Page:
The appellant (Price) held a beneficial interest in certain rents paid by the respondent (K & R) to their landlord (Fort Quadra). Fort Quadra was a trustee for those rents, and Price was a beneficiary of that trust. 

Over time, K & R stopped making rent payments to Fort Quadra. Fort Quadra refused to pursue K & R for the money in arrears. Price, as a beneficiary, was not a named party in the lease between K & R and Fort Quadra. 

On summary trial, the trial judge determined that Price did not have standing to sue K & R for unpaid rent under the lease because Price was not a named party to the contract. 

However, the BC Court of Appeal concluded this was an error. While a beneficiary generally has no cause of action against a third party, special circumstances applied. 

The BCCA held that Fort Quadra, as a trustee, did not protect their beneficiary’s interest when they refused to recover K & R’s unpaid rent. This, along with K & R’s unjust enrichment at Price’s expense, gave Price standing to sue K & R directly for the unpaid rent. 

“Special circumstances” is an open list and can encompass concerns in equity and interests of justice. The BCCA determined the trial judge was in error when finding that the sophistication of the plaintiff-beneficiary prevented Price from relying on equity as a special circumstance. Corporate structuring to reduce tax consequences or to have existing contractual relationships on the sale of property does not amount to misconduct that offends the “clean hands” maxim of equity. 

This case emphasizes the need for parties to consider equitable remedies and principles when litigating a commercial dispute. The traditional common law position is that third parties to a contract do not have the standing to sue a person who breached a contract, the execution of which might have conferred benefits on that third party. However, this decision illustrates that in important circumstances, the courts will use equitable to circumvent usual restrictions of imposed by privity of contract.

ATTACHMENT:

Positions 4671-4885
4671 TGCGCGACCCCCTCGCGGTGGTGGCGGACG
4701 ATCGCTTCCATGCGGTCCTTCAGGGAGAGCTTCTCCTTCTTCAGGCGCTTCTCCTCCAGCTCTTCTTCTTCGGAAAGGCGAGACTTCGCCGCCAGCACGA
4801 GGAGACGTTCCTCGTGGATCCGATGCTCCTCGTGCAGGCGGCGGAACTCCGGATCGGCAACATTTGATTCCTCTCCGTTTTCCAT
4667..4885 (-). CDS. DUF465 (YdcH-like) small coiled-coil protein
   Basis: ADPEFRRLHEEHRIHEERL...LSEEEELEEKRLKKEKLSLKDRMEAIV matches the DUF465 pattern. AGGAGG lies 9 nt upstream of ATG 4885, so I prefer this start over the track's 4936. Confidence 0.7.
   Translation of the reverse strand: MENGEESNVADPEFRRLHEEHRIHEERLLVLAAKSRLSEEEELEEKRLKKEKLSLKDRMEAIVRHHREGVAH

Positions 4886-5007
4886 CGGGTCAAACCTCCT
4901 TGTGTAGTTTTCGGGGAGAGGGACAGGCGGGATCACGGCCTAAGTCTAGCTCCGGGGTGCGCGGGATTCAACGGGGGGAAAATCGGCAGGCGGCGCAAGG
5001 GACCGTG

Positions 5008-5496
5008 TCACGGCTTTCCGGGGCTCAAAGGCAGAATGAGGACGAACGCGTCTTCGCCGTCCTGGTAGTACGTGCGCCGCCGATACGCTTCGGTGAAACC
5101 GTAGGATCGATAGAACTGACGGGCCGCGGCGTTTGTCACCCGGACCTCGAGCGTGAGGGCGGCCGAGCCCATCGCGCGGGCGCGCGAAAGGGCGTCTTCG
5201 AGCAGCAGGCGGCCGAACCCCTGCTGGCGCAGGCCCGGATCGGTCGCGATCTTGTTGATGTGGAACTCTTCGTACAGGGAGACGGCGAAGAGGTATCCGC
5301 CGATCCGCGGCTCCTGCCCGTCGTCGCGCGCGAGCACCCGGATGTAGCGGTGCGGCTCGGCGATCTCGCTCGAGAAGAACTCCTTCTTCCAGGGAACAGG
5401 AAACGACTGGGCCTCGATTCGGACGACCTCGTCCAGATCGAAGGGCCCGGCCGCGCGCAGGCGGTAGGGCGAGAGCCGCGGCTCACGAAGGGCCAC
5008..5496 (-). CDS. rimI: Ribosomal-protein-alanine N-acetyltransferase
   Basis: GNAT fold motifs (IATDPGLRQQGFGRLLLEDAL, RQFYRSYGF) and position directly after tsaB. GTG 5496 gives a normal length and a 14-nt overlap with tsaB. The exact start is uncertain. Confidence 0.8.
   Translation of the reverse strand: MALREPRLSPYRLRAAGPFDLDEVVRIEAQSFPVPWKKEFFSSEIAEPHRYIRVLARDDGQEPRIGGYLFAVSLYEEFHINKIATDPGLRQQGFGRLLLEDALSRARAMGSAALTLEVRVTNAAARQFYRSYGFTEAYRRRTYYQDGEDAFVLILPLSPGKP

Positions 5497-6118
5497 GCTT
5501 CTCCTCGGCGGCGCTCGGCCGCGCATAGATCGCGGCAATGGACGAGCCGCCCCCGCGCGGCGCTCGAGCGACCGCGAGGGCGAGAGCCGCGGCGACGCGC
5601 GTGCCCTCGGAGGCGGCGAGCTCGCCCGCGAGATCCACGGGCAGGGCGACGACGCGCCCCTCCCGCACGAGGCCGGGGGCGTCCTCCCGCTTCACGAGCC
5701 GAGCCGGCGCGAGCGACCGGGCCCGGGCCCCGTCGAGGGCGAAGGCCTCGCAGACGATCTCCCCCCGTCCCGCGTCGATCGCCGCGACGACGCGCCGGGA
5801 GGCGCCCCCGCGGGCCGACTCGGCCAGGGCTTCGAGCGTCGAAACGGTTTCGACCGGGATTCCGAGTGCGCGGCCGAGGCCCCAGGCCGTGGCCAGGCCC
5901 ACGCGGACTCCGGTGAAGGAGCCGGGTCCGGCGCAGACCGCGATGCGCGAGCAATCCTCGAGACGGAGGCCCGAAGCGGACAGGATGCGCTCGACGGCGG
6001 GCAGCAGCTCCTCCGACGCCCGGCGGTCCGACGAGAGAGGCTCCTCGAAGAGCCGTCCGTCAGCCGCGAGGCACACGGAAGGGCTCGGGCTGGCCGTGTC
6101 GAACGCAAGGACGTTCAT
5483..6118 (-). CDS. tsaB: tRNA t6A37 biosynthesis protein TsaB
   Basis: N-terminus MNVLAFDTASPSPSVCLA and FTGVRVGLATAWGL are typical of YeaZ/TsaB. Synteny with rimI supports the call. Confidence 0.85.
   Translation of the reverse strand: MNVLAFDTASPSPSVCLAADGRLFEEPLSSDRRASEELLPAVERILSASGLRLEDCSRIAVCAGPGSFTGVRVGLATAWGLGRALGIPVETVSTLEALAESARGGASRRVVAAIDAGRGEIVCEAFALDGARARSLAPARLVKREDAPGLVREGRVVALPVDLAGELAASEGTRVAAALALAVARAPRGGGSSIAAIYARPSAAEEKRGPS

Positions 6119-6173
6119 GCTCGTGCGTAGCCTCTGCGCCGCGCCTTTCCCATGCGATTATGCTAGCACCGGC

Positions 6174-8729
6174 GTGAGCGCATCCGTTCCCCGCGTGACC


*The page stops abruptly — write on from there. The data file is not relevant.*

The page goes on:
Stay of execution dismissed, potential harms mitigated by court holding funds 

Nilson v. ABO Transport Ltd. 2024 SKCA 3  

The Saskatchewan Court of Appeal considered stays of execution regarding recovery remedies ordered after judgment. ABO Transport (the respondent) has successfully obtained judgment against landowners Martin and Diane Nilson. The Nilsons filed an appeal of that judgment, which would have required them to pay damages to the respondent. 

The appellants also sought a stay of execution while their appeal was being prosecuted. In particular, the appellants raised concerns that the respondent had many creditors and any money paid by may be taken by those creditors, rendering the money irrecoverable if the appeal succeeded. 

The Saskatchewan Court of Appeal confirmed the well-settled principle that granting a stay of execution is a balance of competing interests to ensure a just result (para 10 and 11). Here, the only harm facing the appellants was that their monies may become impossible to recover after appeal if taken by the respondent’s creditors. The appeal court held that the application for a stay could be dismissed, and the potential harm ameliorated by ordering that the appellants pay the judgment money into court instead. 


Chilwin Cheng, Principal 

With contributions from Cory Russell, Associate